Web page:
Ethereum may be known for its associated cryptocurrency, Ether, but the most powerful thing it has done is add another layer on top of blockchain. This layer allows programmers to create decentralized applications utilizing Ethereum’s blockchain—instead of creating their own blockchain and starting from scratch.
Ethereum enables users to develop decentralized applications so easily they can create these applications for potentially endless uses.
In our previous example with a contractor entering into agreement for services with a subcontractor, the smart contract executes when all conditions are met. Well, as is common in the construction industry, What if the work promised does not match the conditions of the smart contract? By our previous logic, the contract would not execute and the subcontractor would not be paid. This discrepancy or lack of quality—the subcontractor’s failure to meet the terms of the contract—can also be recorded on the Ethereum blockchain. If a subcontractor consistently underdelivers, the results could be tied to the blockchain and average out over time to develop a reputational ledger for future parties to base their operational decisions upon.
In a large industry like construction, there are multiple parties who can promise any kind of work, but it can be difficult to trust their standard of quality. This is why there are several software companies developing prequalification standards for bidding purposes. This kind of prequalification can be a dicey process, but when integrated with the Ethereum blockchain, the process becomes binary: does the subcontractor meet the qualification standards or not?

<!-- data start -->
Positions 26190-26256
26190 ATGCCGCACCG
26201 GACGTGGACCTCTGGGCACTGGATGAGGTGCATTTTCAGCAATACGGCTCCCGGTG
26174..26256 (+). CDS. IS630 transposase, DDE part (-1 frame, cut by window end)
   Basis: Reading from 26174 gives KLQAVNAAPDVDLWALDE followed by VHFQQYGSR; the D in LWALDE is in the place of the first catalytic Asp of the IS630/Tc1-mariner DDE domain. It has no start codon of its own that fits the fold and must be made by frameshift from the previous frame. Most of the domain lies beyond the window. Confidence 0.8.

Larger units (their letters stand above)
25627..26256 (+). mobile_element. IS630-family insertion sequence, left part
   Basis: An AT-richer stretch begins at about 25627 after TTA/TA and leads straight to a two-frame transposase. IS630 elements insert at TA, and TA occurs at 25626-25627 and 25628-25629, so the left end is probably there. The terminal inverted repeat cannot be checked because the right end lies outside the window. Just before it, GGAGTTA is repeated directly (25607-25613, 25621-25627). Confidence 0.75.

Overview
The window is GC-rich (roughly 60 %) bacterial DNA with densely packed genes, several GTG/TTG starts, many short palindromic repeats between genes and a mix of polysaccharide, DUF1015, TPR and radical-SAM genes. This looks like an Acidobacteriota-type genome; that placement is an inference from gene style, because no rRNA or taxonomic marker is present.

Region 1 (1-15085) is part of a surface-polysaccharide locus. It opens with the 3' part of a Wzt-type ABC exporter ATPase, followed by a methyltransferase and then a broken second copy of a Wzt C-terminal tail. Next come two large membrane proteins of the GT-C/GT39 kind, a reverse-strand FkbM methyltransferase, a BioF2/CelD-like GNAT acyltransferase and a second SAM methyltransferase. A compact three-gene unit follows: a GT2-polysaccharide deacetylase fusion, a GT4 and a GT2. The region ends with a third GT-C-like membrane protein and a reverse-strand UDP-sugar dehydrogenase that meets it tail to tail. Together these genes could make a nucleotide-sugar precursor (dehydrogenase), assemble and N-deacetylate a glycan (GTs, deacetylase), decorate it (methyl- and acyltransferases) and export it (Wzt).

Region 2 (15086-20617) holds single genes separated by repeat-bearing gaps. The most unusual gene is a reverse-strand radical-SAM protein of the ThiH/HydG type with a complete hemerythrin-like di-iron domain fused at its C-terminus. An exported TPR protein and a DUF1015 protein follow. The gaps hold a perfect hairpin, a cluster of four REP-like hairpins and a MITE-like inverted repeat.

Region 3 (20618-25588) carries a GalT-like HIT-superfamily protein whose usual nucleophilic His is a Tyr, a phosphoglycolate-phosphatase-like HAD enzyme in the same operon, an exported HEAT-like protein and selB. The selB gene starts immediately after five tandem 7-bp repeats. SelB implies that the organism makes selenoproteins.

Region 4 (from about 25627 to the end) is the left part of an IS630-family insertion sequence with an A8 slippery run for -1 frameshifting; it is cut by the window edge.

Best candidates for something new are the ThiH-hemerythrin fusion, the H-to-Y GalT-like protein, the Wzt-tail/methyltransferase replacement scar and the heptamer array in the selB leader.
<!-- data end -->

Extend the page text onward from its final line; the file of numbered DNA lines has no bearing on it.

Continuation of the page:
The private side of blockchain
A lot of what makes blockchain so powerful is the idea of a public ledger to enforce transactions and contracts. But Blockchain is evolving, with the advent of the private blockchains to complement the public blockchain. A private blockchain could be powerful in that some transactions could be made public, and others would be restricted to only certain parties directly involved. With large construction projects, it will be easy to see who is paying for a property, who is building it, who is designing it, etc, while keeping margins and profits off of the billboard.
This leads into the next blockchain term to be discussed: Hyperledger, a technology that enables exactly this kind of private blockchain.
Hyperledger and private tracking
Hyperledger is a blockchain technology used for processing, and is similar to Ethereum in that it can be used as needed by any company and can be easily built upon. Businesses have been investigating Hyperledger because it fills several key requirements for businesses interested in blockchain: It is a permissioned network, it does not rely on cryptocurrencies, it is programmable, and it is capable of confidential transactions. This last element is key to the potential use for Hyperledger, since it means that the technology allows for transactions that are visible to some and not visible to others.
Many construction projects already make certain transactions public. We often see in the media, for instance, the price paid by an owner of a new high rise or a new sporting arena once pricing has been figured out. What is not seen is the profit margins of the general contractor, or the architect, or other parties involved for the work they did in the project. This is why the construction industry may be reluctant—to say the least—about putting all the transactions involved on a project into the public eye. By integrating Hyperledger and the Ethereum blockchain, owners, architects, engineers, subcontractors, vendors, etc. can make public their contract terms and enforce them automatically, but then also privately enforce their business operations on their own internal Blockchain, which remains within the company for tracking and management purposes.